In wake of the news that James Harden may be signing up for a cool $200 million to don Adidas’s three stripes, one thing appears clear: for that type of dough, we can expect a Harden shoe in the pipeline. That got us thinking: which other NBA stars could use a signature sneaker? We’ll spare you Matthew Dellavedova’s hypothetical line of steel-toe boots, but we did use our imagination. Sneaker executives, take notes.
This is an easy place to start. Davis, under contract with Nike and the NBA’s best player without a signature shoe, may not be far from landing his own model. Yes, there’s the old adage that big men don’t sell sneakers (just ask Shaq), but Davis is a different on-court breed, with a long career ahead of him and tantalizing room for growth. He’s been wearing Nike Hyperposites on-court and is certainly due for an upgrade—he’ll have the bargaining leverage for one before long.
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For a Davis shoe, Nike could use Jordan’s Superfly line as a technological touchstone, shedding weight while maintaining structure and support for a versatile shoe both bigs and guards can appreciate. Perhaps a unibrow motif throughout? Davis debuted a new shoe at USA minicamp this week—we’re not yet sure what it is, but could be a step in this direction.
Nike’s already deployed George as a main athlete on its HyperRev shoe (the same one it had Harden in last season), and he’s got the right type of game to intrigue consumers. Though his broken leg last summer sidetracked his ascent to stardom, let’s not forget just how good he was before the injury. His new “PG-13” nickname is just asking to be creatively branded.
There are plenty of great guard shoes out there, and Nike’s most recent signature, the Kyrie, has been a success from a design and a popularity standpoint. The use of flyknit on the Kobe line is always eye-catching, and with No. 24 on his way out, someone’s got to find a way to keep using it on basketball shoes, right? The Pacers colors, when applied appropriately, are really cool. With a return to form, George appears worthy of some innovative new kicks.
Andrew Wiggins, Wolves
Wiggins, signed to Adidas, has already received his share of cool player edition kicks, and the Timberwolves are certainly a team on the rise. If Wiggins continues to burn brightly while his team, with Zach LaVine and Karl-Anthony Towns on board, becomes increasingly visible, his high-flying style is a natural fit here, especially as a swingman (Adidas’ signature athletes are all guards: Derrick Rose, John Wall, Damian Lillard, possibly Harden). If Lillard can get his own shoe playing in Portland, why not Wiggins?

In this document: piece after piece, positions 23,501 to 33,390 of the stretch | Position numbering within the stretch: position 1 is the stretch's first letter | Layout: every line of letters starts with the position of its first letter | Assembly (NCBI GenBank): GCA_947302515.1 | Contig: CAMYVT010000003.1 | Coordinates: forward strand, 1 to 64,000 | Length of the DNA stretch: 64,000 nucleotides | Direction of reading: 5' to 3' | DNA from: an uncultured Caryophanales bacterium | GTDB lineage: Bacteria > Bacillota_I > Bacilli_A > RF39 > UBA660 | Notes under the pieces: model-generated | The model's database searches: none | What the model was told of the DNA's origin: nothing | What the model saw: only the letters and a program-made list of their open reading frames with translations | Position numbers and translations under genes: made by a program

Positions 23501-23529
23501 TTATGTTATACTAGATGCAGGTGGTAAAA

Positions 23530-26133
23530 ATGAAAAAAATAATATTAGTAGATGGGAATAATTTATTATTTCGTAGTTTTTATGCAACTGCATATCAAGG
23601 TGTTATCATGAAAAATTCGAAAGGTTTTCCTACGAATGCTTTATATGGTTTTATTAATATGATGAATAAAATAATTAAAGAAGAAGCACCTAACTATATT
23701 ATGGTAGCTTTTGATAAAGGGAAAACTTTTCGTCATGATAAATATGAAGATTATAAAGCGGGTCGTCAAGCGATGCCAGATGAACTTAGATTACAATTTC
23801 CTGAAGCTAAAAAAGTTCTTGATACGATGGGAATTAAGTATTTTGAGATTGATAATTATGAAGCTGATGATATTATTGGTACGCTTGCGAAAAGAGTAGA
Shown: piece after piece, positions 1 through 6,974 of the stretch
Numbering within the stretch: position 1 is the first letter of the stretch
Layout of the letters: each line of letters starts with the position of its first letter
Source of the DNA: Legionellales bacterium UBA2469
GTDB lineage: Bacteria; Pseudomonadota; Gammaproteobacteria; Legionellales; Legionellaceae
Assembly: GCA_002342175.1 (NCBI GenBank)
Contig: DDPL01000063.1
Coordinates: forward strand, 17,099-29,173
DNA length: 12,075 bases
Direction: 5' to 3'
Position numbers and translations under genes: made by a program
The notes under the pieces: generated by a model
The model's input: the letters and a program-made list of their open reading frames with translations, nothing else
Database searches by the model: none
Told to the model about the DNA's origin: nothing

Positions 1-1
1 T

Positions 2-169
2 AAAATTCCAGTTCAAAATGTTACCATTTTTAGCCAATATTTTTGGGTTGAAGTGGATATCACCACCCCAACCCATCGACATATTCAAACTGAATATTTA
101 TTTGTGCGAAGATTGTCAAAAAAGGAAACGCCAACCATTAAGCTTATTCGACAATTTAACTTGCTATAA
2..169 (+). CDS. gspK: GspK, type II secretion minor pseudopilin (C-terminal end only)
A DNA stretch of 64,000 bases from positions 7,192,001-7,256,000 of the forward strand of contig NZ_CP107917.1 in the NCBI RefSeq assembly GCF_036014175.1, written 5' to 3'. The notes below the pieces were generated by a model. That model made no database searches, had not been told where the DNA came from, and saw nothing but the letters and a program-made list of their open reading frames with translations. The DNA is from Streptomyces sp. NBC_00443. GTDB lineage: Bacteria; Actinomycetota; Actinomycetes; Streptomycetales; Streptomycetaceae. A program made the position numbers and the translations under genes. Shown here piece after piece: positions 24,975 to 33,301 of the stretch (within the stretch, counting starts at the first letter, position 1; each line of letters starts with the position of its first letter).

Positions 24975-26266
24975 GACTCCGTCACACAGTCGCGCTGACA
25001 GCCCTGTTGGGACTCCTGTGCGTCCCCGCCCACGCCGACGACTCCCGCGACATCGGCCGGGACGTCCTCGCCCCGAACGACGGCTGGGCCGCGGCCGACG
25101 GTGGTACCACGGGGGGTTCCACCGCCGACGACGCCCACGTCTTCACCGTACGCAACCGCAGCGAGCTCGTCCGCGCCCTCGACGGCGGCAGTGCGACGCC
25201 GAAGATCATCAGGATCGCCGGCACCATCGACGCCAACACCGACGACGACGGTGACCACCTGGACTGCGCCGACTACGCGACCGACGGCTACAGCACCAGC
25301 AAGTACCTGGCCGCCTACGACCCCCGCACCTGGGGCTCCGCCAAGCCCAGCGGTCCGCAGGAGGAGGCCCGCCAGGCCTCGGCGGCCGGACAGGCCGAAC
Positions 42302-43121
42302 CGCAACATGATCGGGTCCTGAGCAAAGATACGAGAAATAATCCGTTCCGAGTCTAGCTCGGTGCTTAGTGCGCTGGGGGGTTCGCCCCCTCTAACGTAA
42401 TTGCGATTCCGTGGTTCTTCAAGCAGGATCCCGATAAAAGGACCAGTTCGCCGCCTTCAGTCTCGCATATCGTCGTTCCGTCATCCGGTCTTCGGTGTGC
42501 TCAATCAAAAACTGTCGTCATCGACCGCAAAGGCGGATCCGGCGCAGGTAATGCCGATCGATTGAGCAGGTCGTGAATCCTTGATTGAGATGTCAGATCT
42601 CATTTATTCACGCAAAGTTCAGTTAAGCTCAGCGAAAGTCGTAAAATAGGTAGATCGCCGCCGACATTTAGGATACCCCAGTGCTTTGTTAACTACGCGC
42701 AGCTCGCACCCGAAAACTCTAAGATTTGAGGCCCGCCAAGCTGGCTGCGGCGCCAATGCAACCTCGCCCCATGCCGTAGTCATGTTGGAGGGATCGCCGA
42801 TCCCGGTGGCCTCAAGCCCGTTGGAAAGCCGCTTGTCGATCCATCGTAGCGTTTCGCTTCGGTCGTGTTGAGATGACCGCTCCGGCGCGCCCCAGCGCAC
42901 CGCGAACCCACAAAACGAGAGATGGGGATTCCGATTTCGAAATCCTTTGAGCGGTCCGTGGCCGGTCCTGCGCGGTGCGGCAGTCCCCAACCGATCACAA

Wiggins would become the first Canadian player ever to have a signature model and the Toronto market would certainly be all in here, so this line could debut in both Wolves and Raptors colorways. He’s got a ways to go to earn it, but the potential from a marketability standpoint is there. Sure, Drake is signed with Jordan Brand, but even he would probably have to acknowledge Wiggins’s kicks in some way—so maybe throw an innocuous black-and-gold version in the mix, for good measure.
If Russell Westbrook can have a fashionable off-court sneaker, why not Swaggy P? This just makes sense. So much sense. There are actually infinite colorway possibilities, given his unpredictability and penchant for fashion risks. Do a high and low top version, a women’s version for all the Iggy fans out there, and just go wild.
And honestly, if they’re cool enough—and how could they not be—Young would probably wear them on the court. That’s built-in marketing value. Remember this is the guy who regularly NikeID’s shoes for games and once wore the very rare Supreme foamposites on-court. The right blend of style and performance (but mostly style) will get them on his feet. And someone will buy them.
The normcore god himself needs to team with Wal-Mart or Target or something post-retirement and just go all out. By all out, I mean as simple and bland as possible. He’s worn pretty simple-looking Adidas his entire career, and now Duncan can recognize his entrepreneurial potential while big box stores no longer have to push loosely-reminiscent knockoff Jordans (but probably still will). If he wants to get crazy, team with Marvel for comic-book inspired colorways like his beloved Punisher—whose color scheme is... yep, still black and white. There’s obviously money to be made and boring, functional, fundamental sneakers to be sold across America. You heard it here first.